Teacher to Teacher
As it turned out, Bob had recently taken a sabbatical from his day job as an English teacher at Highland Park HS in order to put the finishing touches on Hack, a sports biography he was co-writing with his department chair, Jerry Grunska. As you can read in his memoir, Inside Job, Bob had decided not to return to HPHS, but instead to try life as a “freelance teacher.” To help finance this move, Bob was teaching night school at Deerfield HS and wanted someone who could run a movie projector, grade student essays, and worked cheap. So for the chance at $3.00/hr. and the vague possibility of squeezing an independent study out of the Northwestern English Department, I headed off to the Glencoe Study Center for an interview. All I remember of that first meeting was that I was so stuffed up that I was practically comatose. I kept telling him that normally I was a little livelier. Either Bob had a keen eye for talent or the short list was extremely short, but somehow I landed the job.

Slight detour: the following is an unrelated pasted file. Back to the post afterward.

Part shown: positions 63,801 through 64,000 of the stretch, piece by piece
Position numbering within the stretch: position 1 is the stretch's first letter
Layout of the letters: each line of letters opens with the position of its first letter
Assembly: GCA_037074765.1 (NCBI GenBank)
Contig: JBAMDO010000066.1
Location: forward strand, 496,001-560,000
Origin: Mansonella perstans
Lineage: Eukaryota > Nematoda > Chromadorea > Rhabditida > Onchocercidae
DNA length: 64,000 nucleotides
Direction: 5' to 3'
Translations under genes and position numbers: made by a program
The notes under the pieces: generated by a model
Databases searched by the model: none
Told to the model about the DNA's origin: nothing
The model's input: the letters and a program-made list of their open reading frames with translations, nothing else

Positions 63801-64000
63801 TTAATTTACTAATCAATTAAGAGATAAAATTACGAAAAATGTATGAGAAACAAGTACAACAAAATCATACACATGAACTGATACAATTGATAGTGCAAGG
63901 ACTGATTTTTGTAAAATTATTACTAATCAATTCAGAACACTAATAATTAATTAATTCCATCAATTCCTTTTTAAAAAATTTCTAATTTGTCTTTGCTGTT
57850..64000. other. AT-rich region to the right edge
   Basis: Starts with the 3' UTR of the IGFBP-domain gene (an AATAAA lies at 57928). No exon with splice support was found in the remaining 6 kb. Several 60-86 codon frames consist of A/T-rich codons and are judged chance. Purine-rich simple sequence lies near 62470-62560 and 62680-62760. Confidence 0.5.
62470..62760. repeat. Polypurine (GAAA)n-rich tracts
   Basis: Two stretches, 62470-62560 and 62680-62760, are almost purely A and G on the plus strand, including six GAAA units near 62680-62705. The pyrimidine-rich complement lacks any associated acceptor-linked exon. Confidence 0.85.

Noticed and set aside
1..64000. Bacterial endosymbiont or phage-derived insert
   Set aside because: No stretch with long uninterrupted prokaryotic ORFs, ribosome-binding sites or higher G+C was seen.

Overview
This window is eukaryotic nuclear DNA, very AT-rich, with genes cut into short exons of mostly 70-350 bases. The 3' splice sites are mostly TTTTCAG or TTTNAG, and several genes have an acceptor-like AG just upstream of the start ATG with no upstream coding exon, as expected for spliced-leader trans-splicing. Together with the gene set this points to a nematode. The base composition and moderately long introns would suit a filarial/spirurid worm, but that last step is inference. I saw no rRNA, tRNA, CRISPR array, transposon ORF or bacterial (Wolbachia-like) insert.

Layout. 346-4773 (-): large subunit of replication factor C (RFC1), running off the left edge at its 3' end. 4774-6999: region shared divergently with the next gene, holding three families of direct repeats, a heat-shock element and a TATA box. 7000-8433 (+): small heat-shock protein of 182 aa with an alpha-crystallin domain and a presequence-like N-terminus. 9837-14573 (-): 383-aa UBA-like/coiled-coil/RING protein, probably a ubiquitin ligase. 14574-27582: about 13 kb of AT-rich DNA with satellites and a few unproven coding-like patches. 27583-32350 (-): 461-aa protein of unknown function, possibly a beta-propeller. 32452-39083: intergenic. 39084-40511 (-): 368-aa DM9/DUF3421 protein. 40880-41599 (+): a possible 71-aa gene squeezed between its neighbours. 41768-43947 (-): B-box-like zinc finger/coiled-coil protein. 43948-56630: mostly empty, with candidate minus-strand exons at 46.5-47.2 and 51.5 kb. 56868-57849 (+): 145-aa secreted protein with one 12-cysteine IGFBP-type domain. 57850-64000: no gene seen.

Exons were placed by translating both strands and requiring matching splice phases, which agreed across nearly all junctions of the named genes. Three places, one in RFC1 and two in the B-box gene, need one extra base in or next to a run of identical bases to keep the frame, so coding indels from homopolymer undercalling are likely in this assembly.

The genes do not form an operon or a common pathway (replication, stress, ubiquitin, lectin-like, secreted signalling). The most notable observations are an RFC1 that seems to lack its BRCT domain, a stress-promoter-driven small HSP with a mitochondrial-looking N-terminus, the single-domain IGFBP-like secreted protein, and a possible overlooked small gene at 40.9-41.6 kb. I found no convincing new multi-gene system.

Thirty-three years and zero Cubs’ World Series appearances later, we’re still together. Aside from being a hot ticket item on the IATE/NCTE gig circuit, Bob and I wrote "Moe’s Café: 48 Decidedly Different Creative Writing Prompts" together. I’m the one in the Highland Park HS English Department now.
When I first came to HPHS in 1982 after brief stops at Maine North (site of The Breakfast Club) and Riverside-Brookfield (next door to the zoo), I taught Creative Writing and felt that all was right in the teaching world. Eight years later Indiana University informed the world that it was no longer accepting Creative Writing as an English credit. HPHS promptly dropped the course. Since then if I’ve wanted to teach creative writing, I’ve had to figure out ways to work it into the confines of a “regular” English course. I have a bunch. So when Bob asked me to start writing a monthly feature for Writing Teacher Hangout, I thought I would start by sharing some of these activities I’ve created over the years.
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